With significant support from the All Kids Thrive Fund of the Princeton Area Community Foundation, we address chronic absenteeism, which can be a major threat to achieving positive educational outcomes for our students. Research shows students who are chronically absent – missing just 2 days per month or 10% of the school year – lose opportunities to succeed throughout their lives. Risk Factors for chronic absenteeism include homelessness, poverty, and chronic illness. Through the All Kids Thrive Fund we work to understand what makes a positive impact on chronic absenteeism to mitigate its effects on reading skills, math test scores, and dropout rates. Since its inception in 2017 through 2019, chronic absenteeism decreased by 18% at Luis Munoz-Rivera Community Middle School. Curriculums to address this issue included afterschool opportunities, as well as weekend and summer programming.

Mercer Street Friends also utilizes a mentoring approach towards addressing chronic absenteeism. Mentors have been local college students from The College of New Jersey’s and Rider University’s Bonner Scholars program. Through virtual and in-person mentoring, the Bonner Scholars have developed relationships with their student mentees that have afforded them the chance to stress the importance of education and school.

In the 2021-2022 school year there were 26 mentors supporting 38 students who were in danger of being chronically absent. With the help of their mentors, students’ chronic absenteeism dropped from 76% in September to 36% from April 1 to June 16. Additionally, students saw an increase in their average daily attendance rate from the 2020-2021 school year to 2021-2022 school year by 13% and grade point average increased 8%.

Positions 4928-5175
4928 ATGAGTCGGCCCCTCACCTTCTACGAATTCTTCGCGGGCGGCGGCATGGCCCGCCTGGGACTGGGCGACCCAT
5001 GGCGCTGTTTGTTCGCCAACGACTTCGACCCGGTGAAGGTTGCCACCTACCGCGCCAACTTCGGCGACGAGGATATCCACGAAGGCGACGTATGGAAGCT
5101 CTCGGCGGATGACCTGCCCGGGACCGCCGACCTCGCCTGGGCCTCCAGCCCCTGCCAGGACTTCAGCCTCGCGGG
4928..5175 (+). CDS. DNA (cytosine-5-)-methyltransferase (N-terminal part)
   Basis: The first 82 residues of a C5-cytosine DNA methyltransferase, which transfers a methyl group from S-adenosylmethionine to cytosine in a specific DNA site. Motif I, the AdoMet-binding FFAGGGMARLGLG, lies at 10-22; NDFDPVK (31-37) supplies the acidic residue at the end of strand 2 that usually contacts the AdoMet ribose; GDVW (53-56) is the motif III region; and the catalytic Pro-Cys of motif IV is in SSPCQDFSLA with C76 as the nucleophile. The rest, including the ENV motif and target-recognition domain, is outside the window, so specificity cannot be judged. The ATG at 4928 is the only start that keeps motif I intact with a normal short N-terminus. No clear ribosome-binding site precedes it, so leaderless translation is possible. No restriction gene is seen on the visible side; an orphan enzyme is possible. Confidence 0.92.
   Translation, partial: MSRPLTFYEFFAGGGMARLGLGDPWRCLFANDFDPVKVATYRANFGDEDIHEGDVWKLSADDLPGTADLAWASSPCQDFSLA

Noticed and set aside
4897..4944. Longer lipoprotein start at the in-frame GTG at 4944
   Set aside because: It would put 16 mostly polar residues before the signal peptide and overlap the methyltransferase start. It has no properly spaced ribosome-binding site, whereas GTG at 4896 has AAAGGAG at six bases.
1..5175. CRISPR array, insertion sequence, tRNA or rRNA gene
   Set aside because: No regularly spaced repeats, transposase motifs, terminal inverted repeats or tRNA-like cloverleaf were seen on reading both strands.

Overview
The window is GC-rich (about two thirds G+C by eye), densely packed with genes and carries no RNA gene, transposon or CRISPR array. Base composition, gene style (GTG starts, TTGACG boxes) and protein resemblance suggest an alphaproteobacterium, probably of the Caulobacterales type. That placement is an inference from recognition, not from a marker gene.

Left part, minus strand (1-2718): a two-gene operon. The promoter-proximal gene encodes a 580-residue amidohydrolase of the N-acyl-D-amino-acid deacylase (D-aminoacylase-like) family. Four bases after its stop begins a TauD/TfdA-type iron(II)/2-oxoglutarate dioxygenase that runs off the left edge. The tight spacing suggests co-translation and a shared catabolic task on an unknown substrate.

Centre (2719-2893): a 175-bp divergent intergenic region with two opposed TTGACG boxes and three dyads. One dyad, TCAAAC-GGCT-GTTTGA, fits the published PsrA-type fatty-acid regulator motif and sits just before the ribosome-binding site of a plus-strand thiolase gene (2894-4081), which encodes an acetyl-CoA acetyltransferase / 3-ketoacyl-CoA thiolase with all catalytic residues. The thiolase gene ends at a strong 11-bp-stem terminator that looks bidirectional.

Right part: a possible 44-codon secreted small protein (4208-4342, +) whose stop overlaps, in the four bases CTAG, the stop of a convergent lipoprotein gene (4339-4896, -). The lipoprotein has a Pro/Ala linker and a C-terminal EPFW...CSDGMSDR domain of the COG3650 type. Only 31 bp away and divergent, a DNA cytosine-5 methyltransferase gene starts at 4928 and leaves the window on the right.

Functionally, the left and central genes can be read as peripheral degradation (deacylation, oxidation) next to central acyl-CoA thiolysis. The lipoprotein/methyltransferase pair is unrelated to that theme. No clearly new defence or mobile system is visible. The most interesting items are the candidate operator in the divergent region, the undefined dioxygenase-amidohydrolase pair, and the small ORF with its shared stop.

“One of our seventh graders joined our program for emotional support. She was showing signs of anxiety, depression, and low self-esteem. She struggled to interact with her classmates and make friends. After working with one of our case managers, this student participates in all the groups we offer (Zones of Regulation, Lunch Small Groups and Girls Group). The hard work of her case manager has led to both increased positive peer interactions and parental involvement. This student ended the second quarter with a 94% semester average! This is a true example of how school engagement leads to increased school integration, connectedness, and academic achievement.”

Luis Munoz Rivera Community Middle School

“After struggling behaviorally in the classroom and at home, one of our student’s behavior improved dramatically. His mother and father have reported drastic change in his behavior when frustrated, and his social skills have progressed. He has been able to sustain friendships with peers, get more involved in after school activities, and less, to almost zero, altercations with classmates that result in punishment in the office. His behavior has led to the result in grade improvement as he has currently made Honor Roll for the third quarter.”

B.C. Gregory Elementary School

“I was asked to provide individual support for a student who was exhibiting difficulties managing her behavior while on the school bus. At the initial intake meeting, the student lacked accountability for her actions and was not engaged in meeting or speaking with her case manager. We began to identify simple puzzles and educational supplements that she could occupy her time with while on the bus, and soon she began seeking out her case manager to make sure she had something to do on the bus. Her grandmother reports that she is noticing the significant improvement in her behavior at home and her performance and commitment to school as well.”

Dr. Martin Luther King, Jr. Elementary School